Municipality fails to destroy illegal marketplaces
KABUL (Pajhwok): The municipality in Kabul on Sunday launched a campaign to destroy illegally constructed buildings in the central capital, but faced with a strong reaction from a market owner.
President Ashraf Ghani recently ordered the Kabul municipality to close illegal buildings and others refusing to pay taxes to the government.
In compliance with his orders, the municipality on Sunday attempted to destroy Zardad Market, which had been illegally built in the Mandayee area in the first police district, but owners of the market stopped the municipality from doing so.
Mohammad Sarwar, director of controlling buildings at the department, told a press conference: “We with the support of police today came to Kabul Market (Kabul Mandayee) to stop the construction process of illegal buildings and close buildings that do not pay taxes, but we faced with strong reaction from their owners.”
He said Zardad Market was currently under construction without following municipality’s rules or paying government taxes. He said the municipality could not prevent powerful individuals from their illegal constructions and police should deal with them.
First district police chief Col. Gul Rahim, who participated in the campaign, said police were ready to help municipality in the process. “We are ready to stop any powerful individual from illegal activities,” he said.
A Pajhwok reporter in the area saw a government delegation tasked with preventing illegal constructions facing a harsh reaction from owners of Zardad Market, thus halting the market’s destruction.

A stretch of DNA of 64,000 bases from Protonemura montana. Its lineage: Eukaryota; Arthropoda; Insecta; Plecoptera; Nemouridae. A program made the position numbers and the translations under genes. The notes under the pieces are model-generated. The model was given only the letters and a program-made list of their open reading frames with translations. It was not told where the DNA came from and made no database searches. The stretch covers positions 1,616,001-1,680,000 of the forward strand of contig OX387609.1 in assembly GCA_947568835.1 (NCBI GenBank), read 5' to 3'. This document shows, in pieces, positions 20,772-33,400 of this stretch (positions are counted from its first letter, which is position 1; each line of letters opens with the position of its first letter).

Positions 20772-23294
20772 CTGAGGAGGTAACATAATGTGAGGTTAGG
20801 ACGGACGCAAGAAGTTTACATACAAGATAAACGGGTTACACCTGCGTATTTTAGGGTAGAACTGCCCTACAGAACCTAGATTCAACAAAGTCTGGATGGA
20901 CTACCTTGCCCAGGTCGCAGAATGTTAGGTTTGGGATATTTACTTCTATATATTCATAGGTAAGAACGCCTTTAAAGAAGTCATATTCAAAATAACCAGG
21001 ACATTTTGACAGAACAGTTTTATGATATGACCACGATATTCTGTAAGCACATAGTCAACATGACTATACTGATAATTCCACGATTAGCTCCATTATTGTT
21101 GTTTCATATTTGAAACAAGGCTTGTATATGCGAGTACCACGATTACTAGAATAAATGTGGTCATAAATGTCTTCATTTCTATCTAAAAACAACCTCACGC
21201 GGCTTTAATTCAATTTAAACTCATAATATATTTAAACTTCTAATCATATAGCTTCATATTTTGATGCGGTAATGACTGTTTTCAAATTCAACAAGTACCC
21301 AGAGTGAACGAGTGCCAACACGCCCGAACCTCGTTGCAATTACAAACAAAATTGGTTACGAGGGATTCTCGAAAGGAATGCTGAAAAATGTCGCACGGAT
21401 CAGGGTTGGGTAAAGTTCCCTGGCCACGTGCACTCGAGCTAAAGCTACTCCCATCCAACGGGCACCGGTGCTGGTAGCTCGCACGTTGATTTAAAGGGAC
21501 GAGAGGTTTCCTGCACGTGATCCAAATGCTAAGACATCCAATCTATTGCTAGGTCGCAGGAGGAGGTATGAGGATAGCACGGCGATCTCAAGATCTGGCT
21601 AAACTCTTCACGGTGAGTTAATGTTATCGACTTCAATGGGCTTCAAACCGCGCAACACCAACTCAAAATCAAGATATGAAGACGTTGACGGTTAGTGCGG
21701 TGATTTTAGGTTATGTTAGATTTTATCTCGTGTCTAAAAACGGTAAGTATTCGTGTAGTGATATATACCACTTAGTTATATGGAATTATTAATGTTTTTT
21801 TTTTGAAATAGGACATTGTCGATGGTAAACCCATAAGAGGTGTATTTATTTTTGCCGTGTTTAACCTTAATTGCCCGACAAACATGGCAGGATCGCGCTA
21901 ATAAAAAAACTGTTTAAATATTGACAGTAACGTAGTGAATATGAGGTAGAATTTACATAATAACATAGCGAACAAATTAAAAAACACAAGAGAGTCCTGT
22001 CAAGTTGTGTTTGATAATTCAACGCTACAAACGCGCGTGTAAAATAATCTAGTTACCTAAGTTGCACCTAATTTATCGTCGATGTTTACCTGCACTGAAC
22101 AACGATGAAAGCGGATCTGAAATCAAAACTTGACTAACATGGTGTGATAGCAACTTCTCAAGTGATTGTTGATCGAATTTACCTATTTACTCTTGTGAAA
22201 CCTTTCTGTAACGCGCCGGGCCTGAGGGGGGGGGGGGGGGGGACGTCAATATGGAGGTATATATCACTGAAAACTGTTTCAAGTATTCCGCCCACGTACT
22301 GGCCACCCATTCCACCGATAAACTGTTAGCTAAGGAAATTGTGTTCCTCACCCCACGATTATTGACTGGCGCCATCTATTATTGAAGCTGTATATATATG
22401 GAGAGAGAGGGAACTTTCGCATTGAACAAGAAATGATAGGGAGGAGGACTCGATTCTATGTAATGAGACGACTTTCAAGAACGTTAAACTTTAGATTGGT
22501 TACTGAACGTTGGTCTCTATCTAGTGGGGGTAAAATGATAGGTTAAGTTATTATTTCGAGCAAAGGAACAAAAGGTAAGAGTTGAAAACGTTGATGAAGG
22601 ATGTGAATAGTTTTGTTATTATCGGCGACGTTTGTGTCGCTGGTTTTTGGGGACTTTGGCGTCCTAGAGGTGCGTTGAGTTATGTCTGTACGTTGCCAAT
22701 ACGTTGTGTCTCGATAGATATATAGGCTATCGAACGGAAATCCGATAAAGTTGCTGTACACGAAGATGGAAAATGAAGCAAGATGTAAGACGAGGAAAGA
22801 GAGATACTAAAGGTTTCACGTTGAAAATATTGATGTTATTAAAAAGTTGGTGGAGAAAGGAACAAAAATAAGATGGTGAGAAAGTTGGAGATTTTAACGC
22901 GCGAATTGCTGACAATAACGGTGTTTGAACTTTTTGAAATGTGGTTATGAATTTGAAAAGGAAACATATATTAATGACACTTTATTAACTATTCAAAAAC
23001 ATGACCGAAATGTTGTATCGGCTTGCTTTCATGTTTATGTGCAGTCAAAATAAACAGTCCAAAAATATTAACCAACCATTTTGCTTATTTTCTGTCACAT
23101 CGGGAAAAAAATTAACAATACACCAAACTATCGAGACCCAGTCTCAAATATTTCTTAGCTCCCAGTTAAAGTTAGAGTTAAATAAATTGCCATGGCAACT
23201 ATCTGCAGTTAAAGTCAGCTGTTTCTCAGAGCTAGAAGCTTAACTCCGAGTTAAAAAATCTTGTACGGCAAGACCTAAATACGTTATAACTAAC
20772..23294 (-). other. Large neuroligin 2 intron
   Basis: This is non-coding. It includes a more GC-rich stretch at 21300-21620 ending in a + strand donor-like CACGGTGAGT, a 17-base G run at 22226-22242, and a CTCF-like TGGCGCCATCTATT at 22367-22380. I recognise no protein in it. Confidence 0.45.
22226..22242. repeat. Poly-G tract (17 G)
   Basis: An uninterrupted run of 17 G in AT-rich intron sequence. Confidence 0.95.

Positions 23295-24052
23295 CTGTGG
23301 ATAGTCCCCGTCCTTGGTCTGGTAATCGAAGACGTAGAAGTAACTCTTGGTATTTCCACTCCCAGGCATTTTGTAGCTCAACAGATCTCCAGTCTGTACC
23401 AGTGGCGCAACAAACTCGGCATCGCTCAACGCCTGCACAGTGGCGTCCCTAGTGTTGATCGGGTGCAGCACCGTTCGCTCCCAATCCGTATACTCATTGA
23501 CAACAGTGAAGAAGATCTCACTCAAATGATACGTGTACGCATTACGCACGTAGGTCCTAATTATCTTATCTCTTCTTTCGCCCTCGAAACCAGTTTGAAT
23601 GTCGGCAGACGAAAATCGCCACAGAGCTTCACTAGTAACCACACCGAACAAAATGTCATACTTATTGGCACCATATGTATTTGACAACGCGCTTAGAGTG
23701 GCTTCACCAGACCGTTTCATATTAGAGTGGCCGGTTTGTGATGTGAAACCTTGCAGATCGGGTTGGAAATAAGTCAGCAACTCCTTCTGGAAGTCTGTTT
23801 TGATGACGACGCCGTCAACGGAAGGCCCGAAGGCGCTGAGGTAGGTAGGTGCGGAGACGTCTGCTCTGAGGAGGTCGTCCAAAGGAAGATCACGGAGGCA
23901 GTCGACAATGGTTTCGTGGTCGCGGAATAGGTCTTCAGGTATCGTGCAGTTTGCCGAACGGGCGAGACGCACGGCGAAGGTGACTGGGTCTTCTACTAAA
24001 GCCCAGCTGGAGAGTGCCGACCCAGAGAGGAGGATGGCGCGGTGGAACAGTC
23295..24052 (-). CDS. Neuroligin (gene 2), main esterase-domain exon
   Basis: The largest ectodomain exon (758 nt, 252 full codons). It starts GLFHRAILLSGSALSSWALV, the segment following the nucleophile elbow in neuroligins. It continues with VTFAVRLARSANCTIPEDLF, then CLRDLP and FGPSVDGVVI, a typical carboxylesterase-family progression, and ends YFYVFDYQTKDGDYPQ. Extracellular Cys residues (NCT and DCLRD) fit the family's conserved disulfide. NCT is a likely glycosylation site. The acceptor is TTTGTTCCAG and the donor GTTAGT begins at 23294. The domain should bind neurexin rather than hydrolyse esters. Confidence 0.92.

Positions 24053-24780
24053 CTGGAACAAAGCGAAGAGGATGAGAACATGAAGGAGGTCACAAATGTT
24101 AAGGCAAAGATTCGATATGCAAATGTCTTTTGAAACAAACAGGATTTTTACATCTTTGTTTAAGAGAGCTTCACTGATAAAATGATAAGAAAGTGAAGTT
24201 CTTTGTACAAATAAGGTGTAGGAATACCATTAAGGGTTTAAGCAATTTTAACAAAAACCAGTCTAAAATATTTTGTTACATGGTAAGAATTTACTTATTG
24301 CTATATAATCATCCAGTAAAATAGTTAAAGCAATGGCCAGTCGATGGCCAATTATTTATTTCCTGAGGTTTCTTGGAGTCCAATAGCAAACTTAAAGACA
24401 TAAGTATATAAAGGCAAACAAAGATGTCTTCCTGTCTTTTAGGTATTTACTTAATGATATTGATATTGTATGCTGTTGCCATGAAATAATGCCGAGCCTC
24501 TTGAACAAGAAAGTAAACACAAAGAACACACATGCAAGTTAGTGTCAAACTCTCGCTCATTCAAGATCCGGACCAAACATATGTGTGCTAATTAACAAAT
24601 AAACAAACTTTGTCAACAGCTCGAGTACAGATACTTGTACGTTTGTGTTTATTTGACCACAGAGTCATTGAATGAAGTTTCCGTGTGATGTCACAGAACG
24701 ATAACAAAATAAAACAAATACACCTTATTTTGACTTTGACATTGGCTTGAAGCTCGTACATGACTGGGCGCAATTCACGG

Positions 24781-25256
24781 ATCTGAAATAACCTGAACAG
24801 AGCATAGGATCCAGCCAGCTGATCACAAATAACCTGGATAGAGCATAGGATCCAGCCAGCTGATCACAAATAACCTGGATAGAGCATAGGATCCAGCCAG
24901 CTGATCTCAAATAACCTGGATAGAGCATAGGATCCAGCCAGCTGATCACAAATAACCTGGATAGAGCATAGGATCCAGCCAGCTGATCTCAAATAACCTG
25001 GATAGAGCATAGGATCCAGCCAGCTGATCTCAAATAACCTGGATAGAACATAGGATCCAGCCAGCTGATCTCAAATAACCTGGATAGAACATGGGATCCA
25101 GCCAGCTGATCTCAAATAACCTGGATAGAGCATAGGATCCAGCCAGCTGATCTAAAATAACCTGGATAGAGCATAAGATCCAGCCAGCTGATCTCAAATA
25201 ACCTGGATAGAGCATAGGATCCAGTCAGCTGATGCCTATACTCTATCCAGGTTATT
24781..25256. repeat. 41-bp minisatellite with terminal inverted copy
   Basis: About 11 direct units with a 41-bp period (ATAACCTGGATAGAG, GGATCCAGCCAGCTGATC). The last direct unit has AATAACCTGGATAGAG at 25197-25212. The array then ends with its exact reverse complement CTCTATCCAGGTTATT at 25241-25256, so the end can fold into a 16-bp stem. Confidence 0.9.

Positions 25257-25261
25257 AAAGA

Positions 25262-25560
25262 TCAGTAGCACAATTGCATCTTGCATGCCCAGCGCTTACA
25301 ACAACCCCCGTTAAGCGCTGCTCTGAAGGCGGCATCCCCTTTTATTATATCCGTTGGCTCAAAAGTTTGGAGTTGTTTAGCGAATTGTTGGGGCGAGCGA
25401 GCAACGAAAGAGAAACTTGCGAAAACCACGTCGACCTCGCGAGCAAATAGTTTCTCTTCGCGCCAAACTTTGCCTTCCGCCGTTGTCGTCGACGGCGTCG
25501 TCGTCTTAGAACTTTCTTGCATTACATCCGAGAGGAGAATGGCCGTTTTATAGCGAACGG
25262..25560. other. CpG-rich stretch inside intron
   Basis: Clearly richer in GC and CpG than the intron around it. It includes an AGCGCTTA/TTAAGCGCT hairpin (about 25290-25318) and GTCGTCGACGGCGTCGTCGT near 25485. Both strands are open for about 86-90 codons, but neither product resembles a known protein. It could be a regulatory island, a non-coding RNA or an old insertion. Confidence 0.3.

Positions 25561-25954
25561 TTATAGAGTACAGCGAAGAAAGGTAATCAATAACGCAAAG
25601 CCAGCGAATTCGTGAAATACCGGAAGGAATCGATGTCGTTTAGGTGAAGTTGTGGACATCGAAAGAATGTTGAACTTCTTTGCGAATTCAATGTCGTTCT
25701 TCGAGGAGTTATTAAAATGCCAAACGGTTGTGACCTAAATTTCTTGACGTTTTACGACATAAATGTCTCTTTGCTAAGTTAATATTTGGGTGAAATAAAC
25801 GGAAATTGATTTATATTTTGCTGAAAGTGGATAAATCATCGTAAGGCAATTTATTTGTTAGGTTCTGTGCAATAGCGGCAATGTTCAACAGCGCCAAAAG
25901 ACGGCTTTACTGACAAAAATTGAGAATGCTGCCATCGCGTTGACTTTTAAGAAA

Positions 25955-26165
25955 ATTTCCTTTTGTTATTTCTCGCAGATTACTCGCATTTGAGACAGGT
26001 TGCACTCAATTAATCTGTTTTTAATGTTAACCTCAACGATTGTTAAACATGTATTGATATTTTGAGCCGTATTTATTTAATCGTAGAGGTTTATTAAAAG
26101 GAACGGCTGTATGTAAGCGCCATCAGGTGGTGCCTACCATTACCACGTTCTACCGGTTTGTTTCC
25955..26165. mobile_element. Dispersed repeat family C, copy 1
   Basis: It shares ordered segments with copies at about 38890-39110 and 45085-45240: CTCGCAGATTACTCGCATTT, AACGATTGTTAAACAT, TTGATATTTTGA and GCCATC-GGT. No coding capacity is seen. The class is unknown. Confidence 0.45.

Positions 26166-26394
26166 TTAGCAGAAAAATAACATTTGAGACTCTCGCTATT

Calling 10 percent of Kabul residential buildings as illegal, Mohammad Sarwar said under construction illegal buildings would be destroyed and those already constructed would be registered under a regulation.
Haji Sulaiman, one of the shopkeepers in Zardad Market, said: “Half of Kabul is divided among powerful individuals and they have built tall buildings but no one can ask them, while we have legal documents of our property and the government is stopping us from work.”
He said more than 80 shopkeepers had partnership to construct the market and there was no legal issue in their documents. Sulaiman added no one could stop them from work.
Another shopkeeper, Shafique, said earlier shops in the market were not built from concrete and were reduced to ashes in a recent fire incident. “Therefore we want to reconstruct the shops from concrete.”
“The government did not help us when our shops were gutted, but now it prevents us from reconstructing our shops,” he said.
Some three months ago, nearly 80 shops were torched in a fire in Zardad Market and caused millions of afghanis loss to shopkeepers.
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